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updated: 4/26/2012 11:27 AM

Kane County profiting from housing DuPage juvenile offenders

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  • The Kane County Juvenile Justice Center, which houses youths from five counties, is on Route 38 in St. Charles.

    The Kane County Juvenile Justice Center, which houses youths from five counties, is on Route 38 in St. Charles.
    Daily Herald File Photo


Kane County's housing of DuPage County's juvenile offenders seems to be financially advantageous for both governments, as predicted by supporters of the transition.

Kane County officials Wednesday released its first report showing it housed between 10 and 13 DuPage juveniles on an average day in January and February. The bill for those two months totaled $72,820, or $110 per juvenile per day. That compares to the $357 per juvenile per day it would have cost DuPage County to house the youths.

If the numbers remain consistent, Kane County would net an additional $400,000 in income from its juvenile justice center this fiscal year solely from the DuPage juveniles. For DuPage County, that total compares to the $630,000 in additional budget costs officials there would have incurred just to overcome state funding cuts and add more staff needed to keep its juvenile detention center open.

For Kane, the $400,000 officials now expect to receive from DuPage would roughly equal the income the facility earned all of last year from housing juveniles from DeKalb, Kendall and McHenry counties. Kane County officials are also in the process of raising the daily rates on the juvenile detention agreements with DeKalb, Kendall and McHenry counties, which would further add to the profits. However, a decline in the number of juveniles sent by those counties so far this year may negate some of that income boost.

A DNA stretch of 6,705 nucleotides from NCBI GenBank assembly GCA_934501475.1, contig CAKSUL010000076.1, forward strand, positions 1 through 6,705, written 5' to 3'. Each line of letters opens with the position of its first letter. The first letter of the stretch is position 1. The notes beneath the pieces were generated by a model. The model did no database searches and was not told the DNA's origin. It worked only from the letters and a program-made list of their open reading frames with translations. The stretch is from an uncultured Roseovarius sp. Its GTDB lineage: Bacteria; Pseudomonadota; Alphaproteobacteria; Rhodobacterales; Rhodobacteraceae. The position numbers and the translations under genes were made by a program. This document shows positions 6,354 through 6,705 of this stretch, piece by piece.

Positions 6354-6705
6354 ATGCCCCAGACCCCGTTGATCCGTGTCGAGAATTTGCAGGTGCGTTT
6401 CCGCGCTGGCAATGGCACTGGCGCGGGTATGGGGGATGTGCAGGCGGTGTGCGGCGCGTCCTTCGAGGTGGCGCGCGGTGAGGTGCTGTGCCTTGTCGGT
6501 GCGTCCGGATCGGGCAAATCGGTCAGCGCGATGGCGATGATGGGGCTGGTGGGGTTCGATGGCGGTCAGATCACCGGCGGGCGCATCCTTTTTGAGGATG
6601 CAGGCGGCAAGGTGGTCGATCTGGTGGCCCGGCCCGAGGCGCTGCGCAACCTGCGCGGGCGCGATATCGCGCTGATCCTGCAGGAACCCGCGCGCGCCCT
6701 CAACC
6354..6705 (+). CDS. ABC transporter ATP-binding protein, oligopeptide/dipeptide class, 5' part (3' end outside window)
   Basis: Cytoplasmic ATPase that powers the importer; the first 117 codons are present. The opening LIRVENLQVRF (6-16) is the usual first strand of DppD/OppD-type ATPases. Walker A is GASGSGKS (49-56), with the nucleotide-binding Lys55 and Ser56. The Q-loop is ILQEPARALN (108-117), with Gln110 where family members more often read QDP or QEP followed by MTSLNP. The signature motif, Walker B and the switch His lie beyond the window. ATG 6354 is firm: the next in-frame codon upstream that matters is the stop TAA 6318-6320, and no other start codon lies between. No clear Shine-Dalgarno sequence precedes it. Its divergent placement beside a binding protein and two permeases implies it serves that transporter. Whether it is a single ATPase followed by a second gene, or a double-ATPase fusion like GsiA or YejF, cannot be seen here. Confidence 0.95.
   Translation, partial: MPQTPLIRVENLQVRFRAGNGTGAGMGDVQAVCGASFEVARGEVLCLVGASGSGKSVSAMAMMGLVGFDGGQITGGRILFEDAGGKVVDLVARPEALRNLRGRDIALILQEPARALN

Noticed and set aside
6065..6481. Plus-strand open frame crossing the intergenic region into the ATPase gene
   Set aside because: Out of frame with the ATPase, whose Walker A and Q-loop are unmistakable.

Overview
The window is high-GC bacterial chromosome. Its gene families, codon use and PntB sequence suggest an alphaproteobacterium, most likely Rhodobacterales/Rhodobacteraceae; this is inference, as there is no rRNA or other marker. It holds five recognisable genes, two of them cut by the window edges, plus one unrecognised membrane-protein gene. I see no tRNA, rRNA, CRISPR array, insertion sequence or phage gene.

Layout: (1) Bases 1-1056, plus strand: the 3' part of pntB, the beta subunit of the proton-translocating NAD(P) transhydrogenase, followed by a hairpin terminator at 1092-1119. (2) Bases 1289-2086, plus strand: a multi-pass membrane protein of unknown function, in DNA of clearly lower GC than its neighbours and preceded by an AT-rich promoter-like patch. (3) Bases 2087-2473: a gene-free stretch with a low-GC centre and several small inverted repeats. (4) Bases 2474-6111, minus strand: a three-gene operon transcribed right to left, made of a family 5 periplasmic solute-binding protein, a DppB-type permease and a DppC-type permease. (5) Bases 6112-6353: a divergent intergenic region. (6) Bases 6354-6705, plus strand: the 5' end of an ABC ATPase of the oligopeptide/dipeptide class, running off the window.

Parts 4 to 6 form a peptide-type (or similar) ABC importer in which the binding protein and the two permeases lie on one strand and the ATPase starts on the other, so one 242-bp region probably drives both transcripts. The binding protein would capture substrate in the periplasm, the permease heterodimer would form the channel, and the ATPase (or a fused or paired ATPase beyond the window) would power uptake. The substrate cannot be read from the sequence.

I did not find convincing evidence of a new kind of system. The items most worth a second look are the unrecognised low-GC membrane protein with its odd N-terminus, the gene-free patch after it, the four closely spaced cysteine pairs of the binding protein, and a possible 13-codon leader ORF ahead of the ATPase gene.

Kane County officials said that population decline doesn't appear to be attributable to a new state law that may eventually have a big impact on the number of youths placed in the corrections system.

As of Jan. 1, state law requires court service departments to find "less restrictive" alternatives to incarceration for juveniles.

That includes determining if a youth has had access to counseling, family therapy, diagnosis of learning disabilities, attempts at behavior changes by the local school district, and help for any medical problems that may have contributed to the juvenile committing crimes.

If the youth hasn't had access to those interventions, court services staff members must now figure out why and if such services could be better for the juvenile than incarceration.

Kane County Court Services Director Lisa Aust said the new law hasn't yet reduced the number of juveniles sentenced to the department of corrections. Instead, there's been an increased burden on juvenile probation workers to investigate what interventions the juvenile offender has been through.

But Aust isn't ready to say the youth detention population won't see a big drop because of the law.

"I don't think that's played itself out yet," Aust said. "We're monitoring it."

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